There are many reasons why a business owner would want to be able to determine the value of their business. This is achieved through a process called business valuation. The individual procedures and prescribed processes that go into a business valuation are complex, but the following information can help you gain a general idea of what it involves.
When valuing a business, there are three commonly accepted approached. The three main approaches are the Asset Approach, the Market Approach, and the Income Approach. Each approach has its own set of procedures, rules, and methodologies, but generally, they all collect certain data and compare your data to other transactions, buyers, or investor expectations to determine what you Company may be worth.
Perhaps the easiest to understand is the Asset Approach. The asset approach derives a business’s overall value by first determining the value of all the assets it owns, and second, subtracting the liabilities to which it is bound. The current fair market values for each of the business’s assets and liabilities are estimated and compared in the aggregate. The excess value of the assets over the liabilities is the estimated value of the business. While easy enough to understand, the application may get complicated if the business has hard to value assets such as goodwill, intellectual property, or other intangible assets and debts which are hard to quantify. This approach is most commonly used in the valuation of businesses which have easy to value assets such as real estate, minerals, and marketable securities. Sometimes this is the best approach to determine value for companies which are struggling and returns that are less than ideal.
Next up is the Market Approach. it involves comparing your business to similar companies which have sold to determine what yours might bring if offered for sale. Much like a real estate appraisal, the key to utilizing this approach is to identify enough similar transactions and to adjust the results of those transactions to compensate for differences between the two companies. When the right data exists and is available, this approach can produce highly reliable results, but often data is limited and comparisons are difficult for small unique companies.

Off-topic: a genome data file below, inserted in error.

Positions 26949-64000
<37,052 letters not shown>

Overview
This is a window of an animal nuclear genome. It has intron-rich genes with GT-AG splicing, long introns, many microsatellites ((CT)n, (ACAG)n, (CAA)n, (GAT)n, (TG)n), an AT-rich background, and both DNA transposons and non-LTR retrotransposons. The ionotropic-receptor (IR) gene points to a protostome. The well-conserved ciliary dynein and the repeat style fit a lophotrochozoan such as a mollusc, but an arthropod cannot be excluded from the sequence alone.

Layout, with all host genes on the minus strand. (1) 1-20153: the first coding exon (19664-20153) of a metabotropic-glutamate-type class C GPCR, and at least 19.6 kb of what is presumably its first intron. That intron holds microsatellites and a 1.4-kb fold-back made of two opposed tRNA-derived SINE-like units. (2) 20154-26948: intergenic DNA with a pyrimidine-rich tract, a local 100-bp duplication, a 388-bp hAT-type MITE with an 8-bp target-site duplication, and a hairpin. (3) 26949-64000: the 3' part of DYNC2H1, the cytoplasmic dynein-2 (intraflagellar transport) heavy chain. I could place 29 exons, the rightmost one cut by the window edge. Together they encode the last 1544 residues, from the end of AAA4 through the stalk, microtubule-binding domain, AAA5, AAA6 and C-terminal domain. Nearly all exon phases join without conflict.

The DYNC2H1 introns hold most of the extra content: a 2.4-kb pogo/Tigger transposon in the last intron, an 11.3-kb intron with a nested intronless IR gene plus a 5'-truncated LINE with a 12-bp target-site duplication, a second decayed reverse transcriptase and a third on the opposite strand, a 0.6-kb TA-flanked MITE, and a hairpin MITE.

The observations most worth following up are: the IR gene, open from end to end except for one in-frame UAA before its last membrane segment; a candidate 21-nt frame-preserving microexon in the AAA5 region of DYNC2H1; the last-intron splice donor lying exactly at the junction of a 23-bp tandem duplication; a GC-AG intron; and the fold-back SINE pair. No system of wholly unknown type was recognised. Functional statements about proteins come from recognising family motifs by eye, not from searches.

Finally, the income approach bases a business’s current value on its prospects for providing economic benefits in the future. In general, buyers are willing to pay only for anticipated future – not historic – cash flows. In applying an income approach, the development of reliable forecasts of future cash flows to the owner and the identification of investor required rates of return are critical. Expected rates of return are derived from an examination of alternate, risk adjusted returns available in other investment opportunities. Substituting one investment, (like your Company’s ownership) for another investment helps quantify what this rate of return should be. Once future cash flows are determined, the application of an appropriate discount rate will derive a present value of those future cash flows. When the correct inputs are utilized, the results are very accurate. Generally, this approach is best suited for operating companies engaged in an active trade or business.
Having several different approaches allows from the valuation of a wide array of business types which generate value for the owners by different means. Often, they provide multiple perspectives on the same business and it is not uncommon to use more than one approach in reaching a conclusion of value. In the appropriate combination, these approaches provide the framework to develop well-reasoned and informed decisions on the value of any enterprise.